You grew up in Bama – how did I miss that? I grew up there as well, and moved out west at 16.

    I’m not a huge fan of Louisiana because outside of the New Orleans / Baton Rouge area, it’s is a lot like parts of Alabama and Mississippi.

    But Roll Tide anyway!

  • Reply kelly@thehungryegghead November 2, 2013 at 1:38 am

    I loved New Orleans. Especially Cafe Du Monde’s beignets!

    Of course I also love crayfish, gumbo, and po’boys. New Orleans is one of the best foodie cities I have ever visited.

  • Reply Betsy @ Consumerfu.com November 3, 2013 at 11:38 am

    I have only driven through Louisiana but I’ve eaten plenty of food from the state. I just hope to eat it while in the state some day! My family loves it when I make gumbo…look forward to finding out just how close my recipe is to the real thing.

  • Reply sarah @makingitmyhome.blogspot.com November 3, 2013 at 9:04 pm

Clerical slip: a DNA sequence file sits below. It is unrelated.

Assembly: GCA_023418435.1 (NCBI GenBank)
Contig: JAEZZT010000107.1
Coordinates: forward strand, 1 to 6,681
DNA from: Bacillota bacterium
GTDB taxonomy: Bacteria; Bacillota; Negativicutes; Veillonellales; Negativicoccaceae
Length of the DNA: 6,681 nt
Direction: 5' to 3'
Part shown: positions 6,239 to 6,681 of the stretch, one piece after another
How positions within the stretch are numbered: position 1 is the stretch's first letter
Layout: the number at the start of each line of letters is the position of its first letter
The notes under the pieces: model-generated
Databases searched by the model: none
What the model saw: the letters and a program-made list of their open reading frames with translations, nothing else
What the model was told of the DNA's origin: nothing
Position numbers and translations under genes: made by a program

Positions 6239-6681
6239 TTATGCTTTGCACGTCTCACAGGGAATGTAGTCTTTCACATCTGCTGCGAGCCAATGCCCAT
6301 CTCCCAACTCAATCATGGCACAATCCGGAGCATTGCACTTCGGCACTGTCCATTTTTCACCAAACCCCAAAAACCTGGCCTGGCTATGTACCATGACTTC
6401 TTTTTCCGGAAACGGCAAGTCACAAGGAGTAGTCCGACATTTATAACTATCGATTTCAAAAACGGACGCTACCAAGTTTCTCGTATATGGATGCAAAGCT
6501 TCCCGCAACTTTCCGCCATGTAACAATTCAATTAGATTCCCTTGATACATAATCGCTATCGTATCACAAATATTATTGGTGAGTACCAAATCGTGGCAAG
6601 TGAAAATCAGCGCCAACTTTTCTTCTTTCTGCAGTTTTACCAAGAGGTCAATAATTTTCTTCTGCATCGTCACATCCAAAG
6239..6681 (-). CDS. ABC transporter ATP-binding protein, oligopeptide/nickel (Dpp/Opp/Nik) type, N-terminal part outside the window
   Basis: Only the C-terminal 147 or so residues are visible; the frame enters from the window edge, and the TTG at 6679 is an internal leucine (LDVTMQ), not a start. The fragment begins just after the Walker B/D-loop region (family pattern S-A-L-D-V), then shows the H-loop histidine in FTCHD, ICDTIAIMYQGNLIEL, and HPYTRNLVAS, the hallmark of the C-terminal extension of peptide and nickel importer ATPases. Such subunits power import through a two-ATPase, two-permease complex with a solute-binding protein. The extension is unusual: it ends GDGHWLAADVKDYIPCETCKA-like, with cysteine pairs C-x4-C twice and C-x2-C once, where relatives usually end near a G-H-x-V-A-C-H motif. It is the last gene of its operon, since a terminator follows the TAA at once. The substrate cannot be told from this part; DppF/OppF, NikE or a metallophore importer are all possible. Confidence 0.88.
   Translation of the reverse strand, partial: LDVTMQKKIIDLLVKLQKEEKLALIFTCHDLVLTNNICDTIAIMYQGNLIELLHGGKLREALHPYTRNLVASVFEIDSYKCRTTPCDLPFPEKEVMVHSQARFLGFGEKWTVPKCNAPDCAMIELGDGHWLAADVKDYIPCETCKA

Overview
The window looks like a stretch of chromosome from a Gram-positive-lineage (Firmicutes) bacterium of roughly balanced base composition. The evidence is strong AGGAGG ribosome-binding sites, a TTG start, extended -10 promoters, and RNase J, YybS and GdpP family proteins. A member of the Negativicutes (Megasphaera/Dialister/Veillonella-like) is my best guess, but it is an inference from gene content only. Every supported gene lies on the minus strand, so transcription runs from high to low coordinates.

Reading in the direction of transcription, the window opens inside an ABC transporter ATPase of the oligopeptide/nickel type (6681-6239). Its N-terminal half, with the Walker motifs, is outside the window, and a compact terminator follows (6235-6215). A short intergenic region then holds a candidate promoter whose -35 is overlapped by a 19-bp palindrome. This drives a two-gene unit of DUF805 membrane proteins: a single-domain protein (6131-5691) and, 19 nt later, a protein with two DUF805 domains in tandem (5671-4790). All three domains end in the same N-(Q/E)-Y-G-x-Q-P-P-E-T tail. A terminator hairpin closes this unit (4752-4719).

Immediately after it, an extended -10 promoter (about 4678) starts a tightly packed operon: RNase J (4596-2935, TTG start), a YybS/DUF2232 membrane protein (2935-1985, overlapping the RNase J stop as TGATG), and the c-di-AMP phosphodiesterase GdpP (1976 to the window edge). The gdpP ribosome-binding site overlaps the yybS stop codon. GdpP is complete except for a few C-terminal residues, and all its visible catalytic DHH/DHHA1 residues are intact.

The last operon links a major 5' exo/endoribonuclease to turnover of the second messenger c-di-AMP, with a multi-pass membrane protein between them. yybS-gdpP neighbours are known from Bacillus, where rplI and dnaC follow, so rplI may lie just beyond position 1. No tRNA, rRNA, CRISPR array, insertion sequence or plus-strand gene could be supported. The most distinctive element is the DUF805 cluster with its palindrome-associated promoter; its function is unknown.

after living in tallahassee for a few years, i could never see myself living anywhere but within the boston area. i’m a new england girl

  • Reply Kathryn November 24, 2013 at 7:53 pm

    I am an East Coast girl who fell in love with a boy from Louisiana. We were living in northern VA and decided we needed something new. After shopping around, we chose Baton Rouge. We lasted 6 months (and he is an LSU alum). I loved Baton Rouge and would move back if it weren’t for the job issue. I am a teacher and the public schools there defied anything I could have imagined. Plus, I was making 30 grand less a year. Between the two of us we were making about 50 grand a year less and neither of us were happy in our work.